Primary Outcomes (end points)
In order to examine intervention effects on school readiness (daycare) and school adjustment (first grade), we will assess children’s skills using both official mapping tests conducted by schools, and direct assessment organized by the researchers. Direct measures of children’s skills will be conducted both in daycare and in school, and for this we rely on computer tablet instruments, which contain a specially designed APP with a test battery developed for transition between daycare and school.
For daycare children (pre and post intervention), this battery includes the Head-Toes-Knees-Shoulders task (HTKS) and the Hearts and Flowers task (Davidson, Amso, Anderson, & Diamond, 2006) for the assessment of self-regulation (Cameron Ponitz et al., 2008; McClelland & Cameron, 2011; Ponitz, McClelland, Matthews, & Morrison, 2009). Furthermore, vocabulary will be assessed with the Norwegian Vocabulary Test (NVT) (Størksen et al., 2013) and early math skills with the Ani Banani Math Test (ABMT) (Størksen & Mosvold, 2013). Emergent literacy will be assessed with a subtest from screenings for Early Reading developed by The Norwegian Directorate for Education and Training. For school children, we will use a similar battery. In the Skoleklar study there was found a relatively high reliability across test, e.g. with Cronbach’s Alpha scores for HTKS of α=.76, for NVT of α =.84, and for ABMT of α =.73. In the present study we will only include highly valid and reliable measures for child development. Furthermore, children’s math and literacy at school will be measured with the aid of standardized mapping tests that schools conduct in first, second and third grade.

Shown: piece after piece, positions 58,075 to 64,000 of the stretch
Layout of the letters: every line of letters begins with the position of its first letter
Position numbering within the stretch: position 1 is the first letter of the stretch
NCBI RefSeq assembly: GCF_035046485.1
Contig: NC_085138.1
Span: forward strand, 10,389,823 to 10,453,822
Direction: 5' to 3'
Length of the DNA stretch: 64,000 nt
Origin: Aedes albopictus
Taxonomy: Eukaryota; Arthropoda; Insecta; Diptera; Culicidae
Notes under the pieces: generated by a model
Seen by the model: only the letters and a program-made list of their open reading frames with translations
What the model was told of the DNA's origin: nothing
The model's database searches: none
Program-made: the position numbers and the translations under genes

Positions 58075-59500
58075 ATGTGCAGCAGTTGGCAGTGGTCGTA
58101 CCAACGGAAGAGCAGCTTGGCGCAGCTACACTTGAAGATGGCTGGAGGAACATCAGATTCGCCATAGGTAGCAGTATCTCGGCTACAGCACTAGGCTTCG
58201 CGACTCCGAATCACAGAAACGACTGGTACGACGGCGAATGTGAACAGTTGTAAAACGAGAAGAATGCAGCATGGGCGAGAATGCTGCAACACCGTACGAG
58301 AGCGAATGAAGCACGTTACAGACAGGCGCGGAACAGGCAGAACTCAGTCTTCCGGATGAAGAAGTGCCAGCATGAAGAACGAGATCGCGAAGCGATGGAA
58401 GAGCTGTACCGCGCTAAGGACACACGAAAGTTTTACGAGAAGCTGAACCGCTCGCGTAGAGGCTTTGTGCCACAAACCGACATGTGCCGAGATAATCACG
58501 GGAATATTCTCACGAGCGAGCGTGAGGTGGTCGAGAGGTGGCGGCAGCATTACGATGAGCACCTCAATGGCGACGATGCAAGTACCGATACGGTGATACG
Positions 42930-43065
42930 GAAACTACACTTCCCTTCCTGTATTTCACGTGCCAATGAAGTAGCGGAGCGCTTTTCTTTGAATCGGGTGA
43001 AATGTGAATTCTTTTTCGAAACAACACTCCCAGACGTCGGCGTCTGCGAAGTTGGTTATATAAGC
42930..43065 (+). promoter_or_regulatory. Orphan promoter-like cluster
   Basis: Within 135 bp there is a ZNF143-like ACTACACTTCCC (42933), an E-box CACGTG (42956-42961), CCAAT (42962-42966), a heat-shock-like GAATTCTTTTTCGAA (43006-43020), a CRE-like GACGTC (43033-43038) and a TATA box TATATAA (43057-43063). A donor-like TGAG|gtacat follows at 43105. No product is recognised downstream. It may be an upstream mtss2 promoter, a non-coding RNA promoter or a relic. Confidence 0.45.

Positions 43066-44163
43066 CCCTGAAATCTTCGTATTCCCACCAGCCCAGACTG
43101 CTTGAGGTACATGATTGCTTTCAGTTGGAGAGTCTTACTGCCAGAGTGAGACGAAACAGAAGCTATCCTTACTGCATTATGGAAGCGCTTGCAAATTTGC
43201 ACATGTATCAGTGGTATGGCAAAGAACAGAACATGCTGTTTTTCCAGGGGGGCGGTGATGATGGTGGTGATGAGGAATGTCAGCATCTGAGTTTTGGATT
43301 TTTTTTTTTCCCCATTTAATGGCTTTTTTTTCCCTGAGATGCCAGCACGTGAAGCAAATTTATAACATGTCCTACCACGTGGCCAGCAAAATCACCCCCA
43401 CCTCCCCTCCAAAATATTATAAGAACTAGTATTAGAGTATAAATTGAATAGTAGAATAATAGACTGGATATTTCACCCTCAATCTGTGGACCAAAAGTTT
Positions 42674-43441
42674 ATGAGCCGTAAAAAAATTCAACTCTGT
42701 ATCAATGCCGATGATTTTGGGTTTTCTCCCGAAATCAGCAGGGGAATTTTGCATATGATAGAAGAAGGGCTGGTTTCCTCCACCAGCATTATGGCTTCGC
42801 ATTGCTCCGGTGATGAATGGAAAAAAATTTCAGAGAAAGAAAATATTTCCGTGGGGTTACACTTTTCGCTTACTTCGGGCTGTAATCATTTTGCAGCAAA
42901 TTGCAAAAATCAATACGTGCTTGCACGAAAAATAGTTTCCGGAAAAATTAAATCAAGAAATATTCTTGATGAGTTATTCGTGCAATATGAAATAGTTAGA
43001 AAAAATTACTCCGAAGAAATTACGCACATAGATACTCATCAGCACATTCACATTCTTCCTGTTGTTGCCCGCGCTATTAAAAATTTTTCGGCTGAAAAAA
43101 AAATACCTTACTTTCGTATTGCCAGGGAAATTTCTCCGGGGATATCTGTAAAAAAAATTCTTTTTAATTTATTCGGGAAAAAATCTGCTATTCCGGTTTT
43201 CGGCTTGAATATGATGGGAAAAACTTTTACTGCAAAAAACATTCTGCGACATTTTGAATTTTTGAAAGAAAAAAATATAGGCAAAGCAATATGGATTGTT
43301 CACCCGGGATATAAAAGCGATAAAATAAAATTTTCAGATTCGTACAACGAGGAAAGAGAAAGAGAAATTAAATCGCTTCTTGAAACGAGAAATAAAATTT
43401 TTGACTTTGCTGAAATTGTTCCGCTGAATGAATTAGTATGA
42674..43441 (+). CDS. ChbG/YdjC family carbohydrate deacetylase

The project design – with codes that are connected to the children’s person numbers – gives the potential to follow the children in the field experiment through many years. We will match our data with registry data from Statistics Norway, which allows us to investigate new outcomes as the children grow older. In particular, we will investigate school performance and GPA at ages 10, 13, and 16, and high school attendance and completion. When the children turn 18 years, we plan to collect new consents to continue the investigations on college education and labor market performance.